The scene 100 here includes another light source 108, located approximately directly above the point where the arrow 106A impinges on the surface 102. The light source 108 generates outgoing light in one or more directions. For example, the light source can represent the sun or an object that is illuminated by the sun.

The camera 104 does not see the light source 108 in this example. In other words, the light from the light source that reflects on the surface 102 does not take the direction of the arrow 106A. This is because the light from the light source does not impinge on the camera along the direction of the arrow 106A. The reason for this, in turn, is that the surface 102 in the present example is relatively flat and does not contain any surface irregularities or other features. That is, the orientation of the surface 102 at all points is essentially perpendicular to a normal 110 of the surface 102. This means that no contribution from the light source 108 will be registered as part of the image according to the configuration shown in FIG. 1A.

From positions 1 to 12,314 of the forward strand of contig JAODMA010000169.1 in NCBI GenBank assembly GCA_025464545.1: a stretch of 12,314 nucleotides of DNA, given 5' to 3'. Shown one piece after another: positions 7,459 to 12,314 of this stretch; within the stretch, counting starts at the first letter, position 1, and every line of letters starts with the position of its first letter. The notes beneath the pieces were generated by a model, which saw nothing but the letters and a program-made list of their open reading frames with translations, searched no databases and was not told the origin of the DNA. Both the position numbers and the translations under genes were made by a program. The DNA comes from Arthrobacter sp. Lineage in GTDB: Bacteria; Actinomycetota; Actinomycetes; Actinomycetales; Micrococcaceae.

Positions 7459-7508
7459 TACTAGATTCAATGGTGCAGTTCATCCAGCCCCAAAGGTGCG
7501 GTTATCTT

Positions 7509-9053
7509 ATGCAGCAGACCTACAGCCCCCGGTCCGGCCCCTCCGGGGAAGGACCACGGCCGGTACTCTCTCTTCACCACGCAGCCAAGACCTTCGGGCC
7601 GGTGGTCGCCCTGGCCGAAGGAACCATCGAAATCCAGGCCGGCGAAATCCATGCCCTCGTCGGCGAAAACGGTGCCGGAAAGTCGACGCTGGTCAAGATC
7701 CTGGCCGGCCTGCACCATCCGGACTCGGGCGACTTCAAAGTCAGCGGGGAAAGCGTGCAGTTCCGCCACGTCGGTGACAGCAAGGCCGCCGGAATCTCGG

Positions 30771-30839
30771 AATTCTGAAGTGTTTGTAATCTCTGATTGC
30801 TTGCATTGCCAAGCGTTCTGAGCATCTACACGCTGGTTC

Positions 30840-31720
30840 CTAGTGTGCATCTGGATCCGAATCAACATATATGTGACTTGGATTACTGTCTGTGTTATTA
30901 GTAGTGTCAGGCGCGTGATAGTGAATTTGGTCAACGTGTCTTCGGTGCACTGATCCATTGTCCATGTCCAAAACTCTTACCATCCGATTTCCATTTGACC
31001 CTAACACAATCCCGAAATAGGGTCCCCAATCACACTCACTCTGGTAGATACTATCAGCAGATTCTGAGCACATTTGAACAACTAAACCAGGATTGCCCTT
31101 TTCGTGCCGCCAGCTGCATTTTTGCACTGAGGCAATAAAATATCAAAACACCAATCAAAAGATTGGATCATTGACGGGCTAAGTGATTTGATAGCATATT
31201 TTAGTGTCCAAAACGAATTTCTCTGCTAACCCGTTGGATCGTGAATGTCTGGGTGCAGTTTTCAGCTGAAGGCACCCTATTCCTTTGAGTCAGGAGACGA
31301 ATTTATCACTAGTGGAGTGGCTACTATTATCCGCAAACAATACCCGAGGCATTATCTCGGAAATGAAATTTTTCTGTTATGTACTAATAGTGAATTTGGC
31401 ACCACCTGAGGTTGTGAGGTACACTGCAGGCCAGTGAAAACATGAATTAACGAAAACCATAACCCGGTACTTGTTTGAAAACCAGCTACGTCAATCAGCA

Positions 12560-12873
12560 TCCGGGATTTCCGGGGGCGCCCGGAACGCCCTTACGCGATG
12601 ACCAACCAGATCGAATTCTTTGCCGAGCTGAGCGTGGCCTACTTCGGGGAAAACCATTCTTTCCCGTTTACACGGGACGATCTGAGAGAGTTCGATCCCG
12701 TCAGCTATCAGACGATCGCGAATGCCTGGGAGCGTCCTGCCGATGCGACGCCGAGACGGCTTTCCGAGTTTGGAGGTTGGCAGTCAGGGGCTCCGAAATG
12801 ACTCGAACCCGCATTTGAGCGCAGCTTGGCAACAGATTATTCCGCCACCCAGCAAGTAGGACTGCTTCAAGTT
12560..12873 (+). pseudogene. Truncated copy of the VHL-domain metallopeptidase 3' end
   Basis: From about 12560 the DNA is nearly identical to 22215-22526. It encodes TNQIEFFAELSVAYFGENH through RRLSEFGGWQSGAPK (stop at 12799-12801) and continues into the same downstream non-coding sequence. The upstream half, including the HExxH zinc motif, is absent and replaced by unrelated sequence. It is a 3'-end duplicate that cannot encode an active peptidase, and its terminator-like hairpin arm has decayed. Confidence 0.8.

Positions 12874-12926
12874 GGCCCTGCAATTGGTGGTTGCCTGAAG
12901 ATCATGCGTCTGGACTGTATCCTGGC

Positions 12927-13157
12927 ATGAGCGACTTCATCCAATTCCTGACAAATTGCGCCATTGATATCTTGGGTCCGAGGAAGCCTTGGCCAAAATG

However, if the surface 102 were provided with one or more surface details such that some of its points were oriented in a different direction relative to the normal 110, the camera 104 could see a contribution from the light source 108. FIG. 1B shows one such example. The surface has here been provided with a surface detail 112 that includes a slight indentation. For example, the surface detail 112 can represent a characteristic in the skin of a character, a property of the material that makes up an inanimate object, or a detail on a ground surface. In computer-based image generation, features such as the surface detail 112 can be used to make a surface more realistic. The surface detail 112 is sometimes considered to be a small-scale bump or scratch. The size, shape and orientation of the surface detail 112 are only exemplary and many other sizes, shapes and/or orientations can be used.

The surface 102 is here made up of polygons 114 situated next to each other. For the most part, the polygons are oriented perpendicularly to the normal 110, as mentioned earlier. However, polygons 114A that make up the surface detail 112 can have different orientations. Here, the surface detail is formed by three polygons 114A, of which the outer two are slanted relative to the normal 110 and the third middle one is approximately perpendicular to the normal, albeit at a different level than the rest of the polygons 114. The surface detail 112 can be provided by displacing those of the polygons 114 that occupy the area where the surface detail should be located, thus forming the polygons 114A, or by removing those original ones of the polygons 114 and replacing them with the polygons 114A, to name two examples.